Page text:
Topics include:
  • Moving around the file system
  • Creating and reading files
  • Copying, moving, renaming, and deleting files and directories
  • Creating hard links and symbolic links
  • Understanding user identity, file ownership, and sudo
  • Setting file permissions with alpha and octal notation
  • Changing the PATH variable
  • Using the command history
  • Directing input and output
  • Configuring the Unix working environment
  • Searching and replacing using grep and regular expressions
  • Manipulating text with tr, sed, and cut
  • Integrating with the Finder, Spotlight, and AppleScript
Subject:
IT
Software:
Mac OS X Unix
Author:
Kevin Skoglund

Using AppleScript

In this movie I'll show you how to use the Unix command line to communicate with the AppleScript. I'm not going to try to teach you to write AppleScript. I'm certainly no expert on it myself, but I will demonstrate a few useful basics. But if you already know how to write scripts on your own, well, then you'll be able to quickly link the power of AppleScript with the power of Unix and do some really cool things. Now the way we're going to call AppleScripts is by using the Mac only Unix command osascript. OSA stands for Open Scripting Architecture. And after that, we can either provide the file name of the script that we want to run, or rather the path to that file, or we can use the -e option and actually give our instructions right here in the string.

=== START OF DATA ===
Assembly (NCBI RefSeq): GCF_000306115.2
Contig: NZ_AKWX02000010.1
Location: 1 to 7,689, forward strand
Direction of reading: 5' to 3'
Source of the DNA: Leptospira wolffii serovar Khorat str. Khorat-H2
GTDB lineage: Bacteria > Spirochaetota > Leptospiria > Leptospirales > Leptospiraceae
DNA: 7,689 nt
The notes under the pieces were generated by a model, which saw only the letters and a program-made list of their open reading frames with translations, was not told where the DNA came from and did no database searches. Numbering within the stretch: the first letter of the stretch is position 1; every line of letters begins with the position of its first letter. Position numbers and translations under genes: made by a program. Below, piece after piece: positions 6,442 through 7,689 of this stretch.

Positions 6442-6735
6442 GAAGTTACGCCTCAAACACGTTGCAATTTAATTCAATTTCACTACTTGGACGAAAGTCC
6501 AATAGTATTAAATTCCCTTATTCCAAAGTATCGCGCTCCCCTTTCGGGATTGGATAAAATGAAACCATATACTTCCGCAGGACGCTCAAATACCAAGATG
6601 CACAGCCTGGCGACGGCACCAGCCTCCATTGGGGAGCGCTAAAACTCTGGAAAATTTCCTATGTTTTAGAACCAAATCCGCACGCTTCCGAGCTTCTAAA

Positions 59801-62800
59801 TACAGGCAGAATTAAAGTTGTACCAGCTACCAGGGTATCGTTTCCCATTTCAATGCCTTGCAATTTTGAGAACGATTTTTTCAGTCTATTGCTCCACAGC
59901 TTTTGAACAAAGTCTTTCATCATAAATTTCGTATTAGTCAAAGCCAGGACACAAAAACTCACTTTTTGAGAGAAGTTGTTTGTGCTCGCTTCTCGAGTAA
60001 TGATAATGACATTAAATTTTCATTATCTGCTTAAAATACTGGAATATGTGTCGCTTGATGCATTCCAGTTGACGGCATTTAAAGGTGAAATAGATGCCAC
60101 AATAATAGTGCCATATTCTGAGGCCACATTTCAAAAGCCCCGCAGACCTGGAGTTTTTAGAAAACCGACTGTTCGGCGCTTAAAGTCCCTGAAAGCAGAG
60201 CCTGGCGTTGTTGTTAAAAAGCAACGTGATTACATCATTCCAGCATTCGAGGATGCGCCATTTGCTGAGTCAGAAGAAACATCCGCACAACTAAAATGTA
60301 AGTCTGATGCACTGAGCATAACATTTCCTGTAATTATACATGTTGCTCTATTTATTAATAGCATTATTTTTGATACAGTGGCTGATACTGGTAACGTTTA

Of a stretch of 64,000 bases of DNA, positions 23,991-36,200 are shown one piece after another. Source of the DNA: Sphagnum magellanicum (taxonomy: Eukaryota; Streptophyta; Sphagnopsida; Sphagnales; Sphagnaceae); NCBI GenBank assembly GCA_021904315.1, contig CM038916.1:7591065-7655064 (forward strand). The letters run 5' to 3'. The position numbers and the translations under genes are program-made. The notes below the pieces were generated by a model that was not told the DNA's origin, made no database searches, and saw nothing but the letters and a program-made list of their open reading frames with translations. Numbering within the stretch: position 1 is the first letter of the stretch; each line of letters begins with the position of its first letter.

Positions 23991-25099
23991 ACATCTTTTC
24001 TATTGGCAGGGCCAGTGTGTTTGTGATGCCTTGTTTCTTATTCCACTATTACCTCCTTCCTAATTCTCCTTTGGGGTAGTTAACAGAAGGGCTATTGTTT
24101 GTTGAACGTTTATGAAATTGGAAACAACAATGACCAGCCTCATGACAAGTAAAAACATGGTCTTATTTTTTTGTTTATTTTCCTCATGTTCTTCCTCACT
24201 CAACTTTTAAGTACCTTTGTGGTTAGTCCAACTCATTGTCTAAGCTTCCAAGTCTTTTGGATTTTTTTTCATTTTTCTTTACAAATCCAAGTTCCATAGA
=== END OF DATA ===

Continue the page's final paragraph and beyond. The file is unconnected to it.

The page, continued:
So I can say set volume output muted true. And that will mute our computer. Or I can say output muted false. These two are handy because we can put them in an alias. So for example, I could just jump to the beginning of the line here. alias mute= and I'll put double quotes around it, jump to the end of the line and put double quotes at the end of that. and then let's do the same thing this time with false. We'll make it unmute. Now I can say mute, unmute.

Now remember, if you want to keep those aliases around, you'll need to put them in your bashrc file. We can also use AppleScript to talk to different applications, and the Finder is actually considered application. So we can have an AppleScript that looks like this, osascript -e 'tell application "Finder" to display dialog "Hello"'. Hit Return. You see it starts bouncing down here. I click on it, and there is my dialog box. Once I click OK, it comes back and it actually returns a value to me, which I could also catch and do something within Unix if I needed to.